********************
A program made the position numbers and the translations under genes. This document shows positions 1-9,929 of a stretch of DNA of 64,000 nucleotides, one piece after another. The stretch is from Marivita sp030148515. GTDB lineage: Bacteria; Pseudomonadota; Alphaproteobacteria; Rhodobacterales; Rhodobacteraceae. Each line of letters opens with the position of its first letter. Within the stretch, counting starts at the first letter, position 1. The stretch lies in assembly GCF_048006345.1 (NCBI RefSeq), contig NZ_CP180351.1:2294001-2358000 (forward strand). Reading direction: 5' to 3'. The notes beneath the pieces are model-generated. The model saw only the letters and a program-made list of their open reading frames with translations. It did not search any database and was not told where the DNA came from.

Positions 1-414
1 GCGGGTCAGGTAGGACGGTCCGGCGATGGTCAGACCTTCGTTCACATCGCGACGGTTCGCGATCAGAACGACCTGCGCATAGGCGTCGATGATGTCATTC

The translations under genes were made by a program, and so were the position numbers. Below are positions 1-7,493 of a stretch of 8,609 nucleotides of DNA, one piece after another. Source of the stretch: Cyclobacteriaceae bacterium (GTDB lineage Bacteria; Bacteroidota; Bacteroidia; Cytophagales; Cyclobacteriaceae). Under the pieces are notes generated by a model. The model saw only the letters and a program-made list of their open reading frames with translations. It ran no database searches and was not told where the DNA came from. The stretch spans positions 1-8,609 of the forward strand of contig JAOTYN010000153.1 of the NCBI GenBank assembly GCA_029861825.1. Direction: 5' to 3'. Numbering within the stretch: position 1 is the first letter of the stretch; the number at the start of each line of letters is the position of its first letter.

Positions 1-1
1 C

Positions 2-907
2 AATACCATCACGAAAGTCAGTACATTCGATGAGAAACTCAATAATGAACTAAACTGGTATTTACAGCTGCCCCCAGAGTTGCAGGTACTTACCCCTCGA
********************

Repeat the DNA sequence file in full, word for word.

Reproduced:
A program made the position numbers and the translations under genes. This document shows positions 1-9,929 of a stretch of DNA of 64,000 nucleotides, one piece after another. The stretch is from Marivita sp030148515. GTDB lineage: Bacteria; Pseudomonadota; Alphaproteobacteria; Rhodobacterales; Rhodobacteraceae. Each line of letters opens with the position of its first letter. Within the stretch, counting starts at the first letter, position 1. The stretch lies in assembly GCF_048006345.1 (NCBI RefSeq), contig NZ_CP180351.1:2294001-2358000 (forward strand). Reading direction: 5' to 3'. The notes beneath the pieces are model-generated. The model saw only the letters and a program-made list of their open reading frames with translations. It did not search any database and was not told where the DNA came from.

Positions 1-414
1 GCGGGTCAGGTAGGACGGTCCGGCGATGGTCAGACCTTCGTTCACATCGCGACGGTTCGCGATCAGAACGACCTGCGCATAGGCGTCGATGATGTCATTC

The translations under genes were made by a program, and so were the position numbers. Below are positions 1-7,493 of a stretch of 8,609 nucleotides of DNA, one piece after another. Source of the stretch: Cyclobacteriaceae bacterium (GTDB lineage Bacteria; Bacteroidota; Bacteroidia; Cytophagales; Cyclobacteriaceae). Under the pieces are notes generated by a model. The model saw only the letters and a program-made list of their open reading frames with translations. It ran no database searches and was not told where the DNA came from. The stretch spans positions 1-8,609 of the forward strand of contig JAOTYN010000153.1 of the NCBI GenBank assembly GCA_029861825.1. Direction: 5' to 3'. Numbering within the stretch: position 1 is the first letter of the stretch; the number at the start of each line of letters is the position of its first letter.

Positions 1-1
1 C

Positions 2-907
2 AATACCATCACGAAAGTCAGTACATTCGATGAGAAACTCAATAATGAACTAAACTGGTATTTACAGCTGCCCCCAGAGTTGCAGGTACTTACCCCTCGA